Photo credit: Imagicity, Graham Crumb - Family in Port Vila, Vanuatu
Civil registration is the process through which governments keep a record of important events that happen in the lifetime of a person. The United Nations recognises 10 such events that should be compulsorily registered. Among them are live births, deaths and foetal deaths. The registration of these events establishes an individual's legal identity within a society and facilitates the realisation of fundamental human rights.
Can you tell us about CRVS work at SPC?
SPC provides technical assistance to Pacific Island countries and territories in developing civil registration and vital statistics systems and data. This involves supporting the establishment of a robust legal, organisational and management framework to facilitate universal registration of vital events and the production of statistics pertaining to these events.
SPC’s role is to help countries identify and address weaknesses in their registration systems–these span various areas such as legislation, information technology, the design and organisation of registration processes as well as knowledge and awareness among staff. SPC also provides support in compiling statistics based on vital events that are registered and in the face of the COVID-19 pandemic is supporting efforts to improve the recording of causes-of-death in the region.
In addition SPC has an important coordination and representation role serving as the secretariat of the Brisbane Accord Group (BAG), representing members of BAG at the regional steering group on CRVS, which is led by the United Nations Economic and Social Commission for Asia and the Pacific (UN ESCAP), the global CRVS group and among other international fora. More broadly, SPC actively contributes to international discourse on this topic.
Do you have an example which highlights the importance of CRVS?
CRVS is a day-to-day matter and most individuals have, either directly or indirectly, participated in civil registration processes at birth, marriage, divorce, or death through the registration of these events or upon request for certificates to prove their occurrence. Legal documents issued by civil registration authorities enable individuals to identify themselves to each other and to the state when undertaking various transactions. These records provide governments with accurate information about their people, which is needed to enable informed policy decisions and planning.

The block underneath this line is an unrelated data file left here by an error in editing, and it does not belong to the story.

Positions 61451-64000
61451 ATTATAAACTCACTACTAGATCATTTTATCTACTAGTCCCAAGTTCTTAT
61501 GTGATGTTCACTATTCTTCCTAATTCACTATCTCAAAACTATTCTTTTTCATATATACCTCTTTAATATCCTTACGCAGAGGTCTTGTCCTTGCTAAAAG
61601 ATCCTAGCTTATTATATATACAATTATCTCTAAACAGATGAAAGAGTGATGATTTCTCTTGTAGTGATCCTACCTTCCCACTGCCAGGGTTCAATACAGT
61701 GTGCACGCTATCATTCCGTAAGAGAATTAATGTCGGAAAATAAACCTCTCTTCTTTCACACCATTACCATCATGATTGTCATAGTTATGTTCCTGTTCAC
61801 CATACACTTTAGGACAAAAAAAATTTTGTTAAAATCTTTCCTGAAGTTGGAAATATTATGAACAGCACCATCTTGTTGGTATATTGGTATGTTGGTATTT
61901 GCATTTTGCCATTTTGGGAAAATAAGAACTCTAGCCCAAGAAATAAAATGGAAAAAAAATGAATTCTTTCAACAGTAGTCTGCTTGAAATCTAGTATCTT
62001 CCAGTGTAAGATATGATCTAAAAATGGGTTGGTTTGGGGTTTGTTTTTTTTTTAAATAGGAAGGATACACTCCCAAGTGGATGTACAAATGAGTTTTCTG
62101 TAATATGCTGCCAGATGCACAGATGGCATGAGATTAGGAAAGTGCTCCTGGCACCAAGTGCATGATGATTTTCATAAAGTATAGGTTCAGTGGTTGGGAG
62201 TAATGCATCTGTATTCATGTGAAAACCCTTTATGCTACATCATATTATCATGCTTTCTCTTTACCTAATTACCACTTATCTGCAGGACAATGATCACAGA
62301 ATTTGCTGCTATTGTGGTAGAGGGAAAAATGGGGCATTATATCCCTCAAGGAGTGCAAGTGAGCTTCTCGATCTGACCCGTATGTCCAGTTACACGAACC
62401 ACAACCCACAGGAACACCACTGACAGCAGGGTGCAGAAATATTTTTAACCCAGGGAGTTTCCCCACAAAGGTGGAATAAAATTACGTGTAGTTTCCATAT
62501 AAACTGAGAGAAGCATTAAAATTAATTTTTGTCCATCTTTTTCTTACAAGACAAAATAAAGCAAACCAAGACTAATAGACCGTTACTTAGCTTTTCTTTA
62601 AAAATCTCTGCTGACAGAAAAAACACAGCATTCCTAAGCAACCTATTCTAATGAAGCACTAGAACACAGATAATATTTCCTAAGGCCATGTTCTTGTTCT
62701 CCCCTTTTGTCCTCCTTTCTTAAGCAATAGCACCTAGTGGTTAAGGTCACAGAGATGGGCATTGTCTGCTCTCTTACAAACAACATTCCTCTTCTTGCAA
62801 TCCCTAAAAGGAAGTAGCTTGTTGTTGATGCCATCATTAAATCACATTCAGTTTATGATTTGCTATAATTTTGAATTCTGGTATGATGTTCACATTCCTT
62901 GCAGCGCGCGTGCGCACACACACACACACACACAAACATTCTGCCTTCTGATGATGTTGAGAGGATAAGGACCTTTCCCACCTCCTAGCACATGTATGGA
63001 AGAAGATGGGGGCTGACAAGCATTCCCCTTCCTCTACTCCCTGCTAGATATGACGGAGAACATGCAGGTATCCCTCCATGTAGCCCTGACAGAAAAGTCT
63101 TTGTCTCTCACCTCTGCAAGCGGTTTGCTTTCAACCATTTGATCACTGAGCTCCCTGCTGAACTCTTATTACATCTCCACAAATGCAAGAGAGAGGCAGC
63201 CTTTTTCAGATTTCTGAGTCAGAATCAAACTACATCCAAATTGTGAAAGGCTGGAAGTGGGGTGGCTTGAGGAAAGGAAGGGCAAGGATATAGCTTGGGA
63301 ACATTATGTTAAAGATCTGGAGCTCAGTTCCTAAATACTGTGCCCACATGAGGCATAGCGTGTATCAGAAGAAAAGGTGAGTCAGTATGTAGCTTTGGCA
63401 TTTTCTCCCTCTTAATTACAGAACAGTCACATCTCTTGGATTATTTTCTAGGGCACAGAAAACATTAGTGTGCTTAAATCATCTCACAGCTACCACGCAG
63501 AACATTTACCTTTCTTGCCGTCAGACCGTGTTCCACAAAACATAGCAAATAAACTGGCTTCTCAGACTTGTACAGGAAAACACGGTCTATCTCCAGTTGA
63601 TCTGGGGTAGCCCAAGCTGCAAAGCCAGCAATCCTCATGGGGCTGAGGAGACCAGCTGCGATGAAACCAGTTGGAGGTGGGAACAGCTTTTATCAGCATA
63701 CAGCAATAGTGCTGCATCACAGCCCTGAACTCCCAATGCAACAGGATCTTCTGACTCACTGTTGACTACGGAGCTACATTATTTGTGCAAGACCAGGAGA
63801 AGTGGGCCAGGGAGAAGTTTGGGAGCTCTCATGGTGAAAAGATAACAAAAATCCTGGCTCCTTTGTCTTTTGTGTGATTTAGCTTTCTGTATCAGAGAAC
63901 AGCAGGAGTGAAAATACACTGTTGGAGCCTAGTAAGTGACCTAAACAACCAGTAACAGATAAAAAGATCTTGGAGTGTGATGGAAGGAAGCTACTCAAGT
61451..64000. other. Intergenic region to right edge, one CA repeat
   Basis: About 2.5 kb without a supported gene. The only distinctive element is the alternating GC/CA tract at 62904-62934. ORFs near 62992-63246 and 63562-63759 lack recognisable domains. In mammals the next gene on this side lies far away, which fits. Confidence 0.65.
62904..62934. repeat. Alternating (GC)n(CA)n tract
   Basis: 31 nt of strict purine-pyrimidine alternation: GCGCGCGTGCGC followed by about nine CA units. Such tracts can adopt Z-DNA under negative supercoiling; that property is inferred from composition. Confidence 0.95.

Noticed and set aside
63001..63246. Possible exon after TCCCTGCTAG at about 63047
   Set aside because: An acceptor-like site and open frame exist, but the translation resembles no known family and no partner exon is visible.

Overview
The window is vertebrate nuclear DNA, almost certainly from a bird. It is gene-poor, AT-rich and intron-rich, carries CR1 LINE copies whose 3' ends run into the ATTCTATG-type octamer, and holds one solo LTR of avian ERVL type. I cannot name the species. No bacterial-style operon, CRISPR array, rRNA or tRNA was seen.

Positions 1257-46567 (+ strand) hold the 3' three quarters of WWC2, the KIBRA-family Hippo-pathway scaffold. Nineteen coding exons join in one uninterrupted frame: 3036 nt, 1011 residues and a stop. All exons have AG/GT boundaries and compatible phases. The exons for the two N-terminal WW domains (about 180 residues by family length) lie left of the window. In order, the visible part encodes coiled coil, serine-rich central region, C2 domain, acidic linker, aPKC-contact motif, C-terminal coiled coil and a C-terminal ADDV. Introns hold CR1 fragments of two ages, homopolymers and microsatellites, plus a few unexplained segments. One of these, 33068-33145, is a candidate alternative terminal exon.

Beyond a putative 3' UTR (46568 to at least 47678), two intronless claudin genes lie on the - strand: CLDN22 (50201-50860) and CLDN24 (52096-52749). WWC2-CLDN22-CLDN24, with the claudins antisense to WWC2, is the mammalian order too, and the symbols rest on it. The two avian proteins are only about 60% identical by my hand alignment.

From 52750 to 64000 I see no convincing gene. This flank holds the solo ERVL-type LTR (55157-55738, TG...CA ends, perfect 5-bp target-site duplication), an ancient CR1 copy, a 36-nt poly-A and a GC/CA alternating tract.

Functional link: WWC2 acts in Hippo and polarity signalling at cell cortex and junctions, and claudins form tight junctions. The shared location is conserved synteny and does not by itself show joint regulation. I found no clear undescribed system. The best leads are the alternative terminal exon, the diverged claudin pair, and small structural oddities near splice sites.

The second main function of civil registration is in its role as a source of vital statistics. The ongoing COVID-19 pandemic has highlighted its importance, in particular statistics on death and causes of death, as most governments are required to routinely report on the levels and trends of deaths. We cannot have a complete picture of mortality without well-functioning civil registration systems. Unfortunately, in many countries, the registration of deaths and their causes remains a fundamental challenge.
What advice would SPC give to improve CRVS systems in the Pacific?
Civil registration is the responsibility of a government to its people. It is crucial that civil registration infrastructure is made accessible to members of the public and that barriers to registration such as costs, long distances to registration offices and complex registration processes, are eliminated. In cases where births or deaths happen in health facilities, an exchange of information between the Ministry of Health and the civil registration office can significantly improve registration rates for such events as opposed to waiting on reporting by members of the public. As the challenges to a well-functioning registration system are diverse, all countries are encouraged to begin by understanding what these are by undertaking a comprehensive assessment of their existing systems, and developing well-targeted action plans for improvement.
- Resources to guide countries in this work are available at the SPC's Pacific CRVS webpage.
- Second Ministerial Conference on CRVS website (16th to 19th November 2021).
Interview conducted by Camille Menaouer, Corporate Communications Office